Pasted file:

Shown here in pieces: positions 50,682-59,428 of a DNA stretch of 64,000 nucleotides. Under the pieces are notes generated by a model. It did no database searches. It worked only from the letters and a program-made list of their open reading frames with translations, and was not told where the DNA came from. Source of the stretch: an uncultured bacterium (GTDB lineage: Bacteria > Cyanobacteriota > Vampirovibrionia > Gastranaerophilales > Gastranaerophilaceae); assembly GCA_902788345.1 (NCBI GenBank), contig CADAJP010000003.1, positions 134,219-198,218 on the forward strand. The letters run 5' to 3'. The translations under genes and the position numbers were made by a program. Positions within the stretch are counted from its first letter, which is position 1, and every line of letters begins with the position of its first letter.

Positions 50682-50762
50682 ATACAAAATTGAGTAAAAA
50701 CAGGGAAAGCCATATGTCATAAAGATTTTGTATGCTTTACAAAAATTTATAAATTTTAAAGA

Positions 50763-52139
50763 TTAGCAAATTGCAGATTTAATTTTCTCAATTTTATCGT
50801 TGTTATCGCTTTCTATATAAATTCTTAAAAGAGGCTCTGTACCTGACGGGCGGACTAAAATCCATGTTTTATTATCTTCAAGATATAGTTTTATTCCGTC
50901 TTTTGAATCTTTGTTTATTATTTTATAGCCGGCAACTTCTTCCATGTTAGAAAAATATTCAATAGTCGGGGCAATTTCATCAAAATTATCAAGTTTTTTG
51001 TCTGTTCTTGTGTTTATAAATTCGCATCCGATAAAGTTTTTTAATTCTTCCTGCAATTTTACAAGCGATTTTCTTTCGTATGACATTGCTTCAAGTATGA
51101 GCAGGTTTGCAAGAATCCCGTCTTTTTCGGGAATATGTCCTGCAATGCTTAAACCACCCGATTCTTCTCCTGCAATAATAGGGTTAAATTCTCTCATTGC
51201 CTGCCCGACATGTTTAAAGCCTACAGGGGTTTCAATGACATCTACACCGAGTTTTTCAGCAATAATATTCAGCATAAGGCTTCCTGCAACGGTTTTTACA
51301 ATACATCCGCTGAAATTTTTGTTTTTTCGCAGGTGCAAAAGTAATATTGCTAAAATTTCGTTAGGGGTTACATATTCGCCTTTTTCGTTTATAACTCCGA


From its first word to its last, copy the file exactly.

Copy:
Shown here in pieces: positions 50,682-59,428 of a DNA stretch of 64,000 nucleotides. Under the pieces are notes generated by a model. It did no database searches. It worked only from the letters and a program-made list of their open reading frames with translations, and was not told where the DNA came from. Source of the stretch: an uncultured bacterium (GTDB lineage: Bacteria > Cyanobacteriota > Vampirovibrionia > Gastranaerophilales > Gastranaerophilaceae); assembly GCA_902788345.1 (NCBI GenBank), contig CADAJP010000003.1, positions 134,219-198,218 on the forward strand. The letters run 5' to 3'. The translations under genes and the position numbers were made by a program. Positions within the stretch are counted from its first letter, which is position 1, and every line of letters begins with the position of its first letter.

Positions 50682-50762
50682 ATACAAAATTGAGTAAAAA
50701 CAGGGAAAGCCATATGTCATAAAGATTTTGTATGCTTTACAAAAATTTATAAATTTTAAAGA

Positions 50763-52139
50763 TTAGCAAATTGCAGATTTAATTTTCTCAATTTTATCGT
50801 TGTTATCGCTTTCTATATAAATTCTTAAAAGAGGCTCTGTACCTGACGGGCGGACTAAAATCCATGTTTTATTATCTTCAAGATATAGTTTTATTCCGTC
50901 TTTTGAATCTTTGTTTATTATTTTATAGCCGGCAACTTCTTCCATGTTAGAAAAATATTCAATAGTCGGGGCAATTTCATCAAAATTATCAAGTTTTTTG
51001 TCTGTTCTTGTGTTTATAAATTCGCATCCGATAAAGTTTTTTAATTCTTCCTGCAATTTTACAAGCGATTTTCTTTCGTATGACATTGCTTCAAGTATGA
51101 GCAGGTTTGCAAGAATCCCGTCTTTTTCGGGAATATGTCCTGCAATGCTTAAACCACCCGATTCTTCTCCTGCAATAATAGGGTTAAATTCTCTCATTGC
51201 CTGCCCGACATGTTTAAAGCCTACAGGGGTTTCAATGACATCTACACCGAGTTTTTCAGCAATAATATTCAGCATAAGGCTTCCTGCAACGGTTTTTACA
51301 ATACATCCGCTGAAATTTTTGTTTTTTCGCAGGTGCAAAAGTAATATTGCTAAAATTTCGTTAGGGGTTACATATTCGCCTTTTTCGTTTATAACTCCGA